Seed Program

Chemically-triggered conversion of AuCu alloy nanoparticles to Au-Cu2S hybrid nanoparticles via nanoscale phase segregation (Photo Credit: Penn State)

The MRSEC Seed program is administered and funded in partnership with the Materials Research Institute. MRSEC/MRI Seed Grants support new high-risk/high-reward lines of research with the prospect to develop into significant new research programs at Penn State. Seed grant proposals can address any innovative interdisciplinary topic that cuts across the fields of materials, biology, science and/or engineering at the nanoscale. These grants are intended to break new ground, ideally through interdisciplinary approaches or multidisciplinary collaborations, rather than to augment existing projects. The grants provide $40,000-$100,000 for projects of 1-2 years duration. The students or post-docs supported with these funds will be expected to participate in MRSEC outreach activities. Below is a listing of current and recent seed projects.

How to apply for a Seed Grant

2018 Seed Projects

  • "iSuperSeed2: Biologically-Produced Nanomaterials (BPN)," Seong Kim (Chem. Eng., MatSE), Venkatraman Gopalan (MatSE), Daniel Cosgrove (Bio),  Ying Gu (BMB), Jeffrey Catchmark (Ag. Bio. Eng.), Zoubeida Ounaies (Mech. Nuc. Eng.), Elizabeth Elacqua (Chem.), and Lasse Jensen (Chem.)

This iSuperSeed2 asks the provocative question: can the Rules of Life be deployed to adapt the highly-sophisticated synthesis and assembly machinery of living systems to the production of new crystalline, symmetry-enabled functional materials whose modes of material response arise directly from the exquisitely organized underlying biological substrate but are well beyond those that have been the subject of evolutionary processes to date? The iSuperSeed2 team will leverage plant biology research of the DOE-funded Center for Lignocellulose Structure and Formation (CLSF), which seeks a deeper understanding of the plant cell wall, in part by adapting methods of materials research in service of biology to conversely induce biological systems to create new materials. As described below, genotype and extracellular environment will be modified and adapted to control the structure, composition, and crystalline order of cellulose across length scales in search of new modes of symmetry-enabled materials response such as strong single-domain piezoelectric response and the first examples of cellulosic ferroelectricity. Such proofs-of-principle would set the groundwork for IRG-level investigations into a broader range of non-linear electromechanical and optical functions in highly-ordered, symmetry-enabled materials whose “materials phenotype” follows directly from their progenitor genotype and environment. The lessons learned in controlling the critical nanoscale and mesoscale ordering in these materials will then feedback to provide new perspectives on the mechanisms of organization on these scales in the purely biological domain. This transdisciplinary effort combines three highly disparate fields: the materials response of highly-ordered crystalline systems, the genomic manipulation of plant cell biology, and the chemical principles of molecular assembly, and it converges the distinct research capabilities of DOE-sponsored (CLSF) and NSF-sponsored (MRSEC) Centers.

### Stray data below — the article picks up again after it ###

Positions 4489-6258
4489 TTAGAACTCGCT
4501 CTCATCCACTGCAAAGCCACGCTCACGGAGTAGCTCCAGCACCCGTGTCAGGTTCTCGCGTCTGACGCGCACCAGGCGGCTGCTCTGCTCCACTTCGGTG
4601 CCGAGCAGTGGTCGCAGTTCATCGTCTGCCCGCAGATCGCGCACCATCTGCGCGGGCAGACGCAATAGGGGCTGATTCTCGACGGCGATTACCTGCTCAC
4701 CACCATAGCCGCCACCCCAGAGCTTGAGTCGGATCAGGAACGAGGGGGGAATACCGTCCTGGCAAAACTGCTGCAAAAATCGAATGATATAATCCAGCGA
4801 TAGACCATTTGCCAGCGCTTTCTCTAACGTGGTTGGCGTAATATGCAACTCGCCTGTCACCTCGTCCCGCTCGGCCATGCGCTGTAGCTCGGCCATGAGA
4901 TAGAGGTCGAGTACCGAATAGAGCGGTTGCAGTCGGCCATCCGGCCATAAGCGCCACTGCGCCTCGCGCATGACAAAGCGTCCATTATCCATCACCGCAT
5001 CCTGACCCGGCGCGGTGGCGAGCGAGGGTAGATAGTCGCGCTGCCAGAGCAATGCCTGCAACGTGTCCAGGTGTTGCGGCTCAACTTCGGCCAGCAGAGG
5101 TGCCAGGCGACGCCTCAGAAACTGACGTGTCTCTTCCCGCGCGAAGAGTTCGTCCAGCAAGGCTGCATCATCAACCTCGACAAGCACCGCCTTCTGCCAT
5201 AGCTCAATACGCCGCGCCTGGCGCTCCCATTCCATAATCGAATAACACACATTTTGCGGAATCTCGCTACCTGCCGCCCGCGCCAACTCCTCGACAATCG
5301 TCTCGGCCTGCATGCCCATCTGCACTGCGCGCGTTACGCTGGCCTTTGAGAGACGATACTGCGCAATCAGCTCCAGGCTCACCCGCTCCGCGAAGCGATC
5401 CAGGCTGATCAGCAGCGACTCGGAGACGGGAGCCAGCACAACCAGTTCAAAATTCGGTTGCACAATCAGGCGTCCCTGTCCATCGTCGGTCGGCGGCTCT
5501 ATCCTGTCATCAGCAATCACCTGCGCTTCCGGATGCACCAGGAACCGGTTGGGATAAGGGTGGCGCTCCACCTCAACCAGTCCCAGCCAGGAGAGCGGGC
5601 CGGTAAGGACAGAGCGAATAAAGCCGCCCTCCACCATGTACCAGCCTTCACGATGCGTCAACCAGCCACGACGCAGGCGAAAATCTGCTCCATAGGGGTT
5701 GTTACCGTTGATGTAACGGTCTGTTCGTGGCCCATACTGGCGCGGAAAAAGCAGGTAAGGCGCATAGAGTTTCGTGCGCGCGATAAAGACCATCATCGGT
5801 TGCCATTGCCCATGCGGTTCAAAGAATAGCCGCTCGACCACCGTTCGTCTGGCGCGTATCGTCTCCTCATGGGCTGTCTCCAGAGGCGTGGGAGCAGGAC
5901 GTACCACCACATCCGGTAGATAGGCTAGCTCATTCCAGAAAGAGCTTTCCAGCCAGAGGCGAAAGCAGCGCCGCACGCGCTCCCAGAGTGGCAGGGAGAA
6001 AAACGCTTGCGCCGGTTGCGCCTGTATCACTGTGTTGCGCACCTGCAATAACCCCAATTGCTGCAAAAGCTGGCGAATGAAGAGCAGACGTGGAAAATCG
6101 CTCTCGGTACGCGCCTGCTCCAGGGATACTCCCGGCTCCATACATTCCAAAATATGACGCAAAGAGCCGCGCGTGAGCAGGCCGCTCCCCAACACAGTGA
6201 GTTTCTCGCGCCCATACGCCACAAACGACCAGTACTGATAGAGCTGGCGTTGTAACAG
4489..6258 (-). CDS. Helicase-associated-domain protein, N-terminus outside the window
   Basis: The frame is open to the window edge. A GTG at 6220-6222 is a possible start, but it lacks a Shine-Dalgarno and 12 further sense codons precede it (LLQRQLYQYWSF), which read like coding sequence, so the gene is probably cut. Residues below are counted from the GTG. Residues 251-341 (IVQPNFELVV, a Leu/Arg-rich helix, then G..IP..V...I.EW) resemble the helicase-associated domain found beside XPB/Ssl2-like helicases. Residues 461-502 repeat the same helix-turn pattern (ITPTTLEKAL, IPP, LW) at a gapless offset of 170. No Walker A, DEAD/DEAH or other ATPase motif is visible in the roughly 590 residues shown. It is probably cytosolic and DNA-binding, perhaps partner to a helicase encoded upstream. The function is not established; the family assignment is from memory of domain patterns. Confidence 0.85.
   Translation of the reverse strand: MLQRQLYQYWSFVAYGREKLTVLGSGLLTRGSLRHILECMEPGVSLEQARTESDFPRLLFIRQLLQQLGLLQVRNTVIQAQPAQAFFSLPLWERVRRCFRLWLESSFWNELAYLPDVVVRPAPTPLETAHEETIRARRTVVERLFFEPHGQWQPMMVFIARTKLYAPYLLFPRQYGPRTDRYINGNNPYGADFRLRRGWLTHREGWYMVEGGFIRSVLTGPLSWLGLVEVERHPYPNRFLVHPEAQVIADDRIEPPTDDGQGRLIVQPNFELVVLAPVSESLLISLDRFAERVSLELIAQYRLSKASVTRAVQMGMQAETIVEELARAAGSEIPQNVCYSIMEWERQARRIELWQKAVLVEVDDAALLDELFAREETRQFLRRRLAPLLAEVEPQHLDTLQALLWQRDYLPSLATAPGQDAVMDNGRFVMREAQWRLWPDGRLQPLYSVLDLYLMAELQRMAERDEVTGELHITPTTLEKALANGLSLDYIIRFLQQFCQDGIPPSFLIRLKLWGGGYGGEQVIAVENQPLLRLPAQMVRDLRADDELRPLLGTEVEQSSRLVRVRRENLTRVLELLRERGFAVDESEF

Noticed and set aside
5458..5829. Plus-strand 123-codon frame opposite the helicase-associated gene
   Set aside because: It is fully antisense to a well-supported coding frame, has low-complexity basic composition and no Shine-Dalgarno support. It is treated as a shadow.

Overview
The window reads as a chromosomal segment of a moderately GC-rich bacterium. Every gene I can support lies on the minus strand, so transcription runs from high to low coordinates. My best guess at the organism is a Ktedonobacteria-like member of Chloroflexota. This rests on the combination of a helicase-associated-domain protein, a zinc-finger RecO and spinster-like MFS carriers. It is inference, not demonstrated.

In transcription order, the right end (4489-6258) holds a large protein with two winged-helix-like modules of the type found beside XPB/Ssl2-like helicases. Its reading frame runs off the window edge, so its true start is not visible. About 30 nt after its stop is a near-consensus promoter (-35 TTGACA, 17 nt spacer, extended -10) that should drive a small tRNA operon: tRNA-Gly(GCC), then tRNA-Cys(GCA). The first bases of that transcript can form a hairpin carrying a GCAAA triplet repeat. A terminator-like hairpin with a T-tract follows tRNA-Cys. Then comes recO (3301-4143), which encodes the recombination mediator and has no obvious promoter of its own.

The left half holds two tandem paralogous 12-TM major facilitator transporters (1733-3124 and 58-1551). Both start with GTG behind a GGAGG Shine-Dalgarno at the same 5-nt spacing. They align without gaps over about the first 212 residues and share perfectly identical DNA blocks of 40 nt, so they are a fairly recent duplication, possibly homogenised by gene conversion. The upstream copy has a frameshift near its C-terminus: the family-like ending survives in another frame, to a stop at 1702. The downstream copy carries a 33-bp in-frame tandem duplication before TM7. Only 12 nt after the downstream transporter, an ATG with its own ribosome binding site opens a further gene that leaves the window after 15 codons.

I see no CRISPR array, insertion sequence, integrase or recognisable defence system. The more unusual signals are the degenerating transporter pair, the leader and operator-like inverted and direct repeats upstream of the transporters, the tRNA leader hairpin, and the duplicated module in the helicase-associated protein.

2015-2016 Seed Projects

  • "Two-dimensional GaN," Joan Redwing (MatSE), Josh Robinson (MatSE)

2014 Seed Projects

  • "Magnetic 2D Layered Semiconductors," Jun Zhu (Phys.), Josh Robinson (MatSE.), Tom Mallouk (Chem.), Vin Crespi (Phys.)

2013 Seed Projects

  • "Superconductivity and Fluxon Trapping in Long Nanowires," Moses Chan (Phys.), John Badding (Chem.), Chao-xing Liu (Phys.), Jainendra Jain (Phys.), Ho-Kwang Mao (Carnegie)

2012 Seed Projects

  • "Defect Engineering of 2-D Sheets of Layered Materials," Mauricio Terrones (Phys.), Eric Hudson (Phys.), Tom Mallouk (Chem.), Jun Zhu (Phys.), Zhiwen Liu (Elec. Eng.)

2011 Seed Projects

  • "Nanostructured Phase Change Building Blocks for Optical Metamaterials," Raymond Schaak (Chem.) and Kyle Bishop (Chem. Eng.)
  • "New Roto Symmetries and Properties in Complex Oxides," Susan Trolier-McKinstry (MatSE) and Venkatraman Gopalan (MatSE)

2010 Seed Projects

  • "Spin Polarization Control in Graphene," Jun Zhu (Phys.) and Nitin Samarth (Phys.)
  • "Charge Transfer Complex Organic Photovoltaics," J. Asbury (Chem.), V. Crespi (Phys.), E. Gomez (Chem. Eng.), and M. Hickner (MatSE)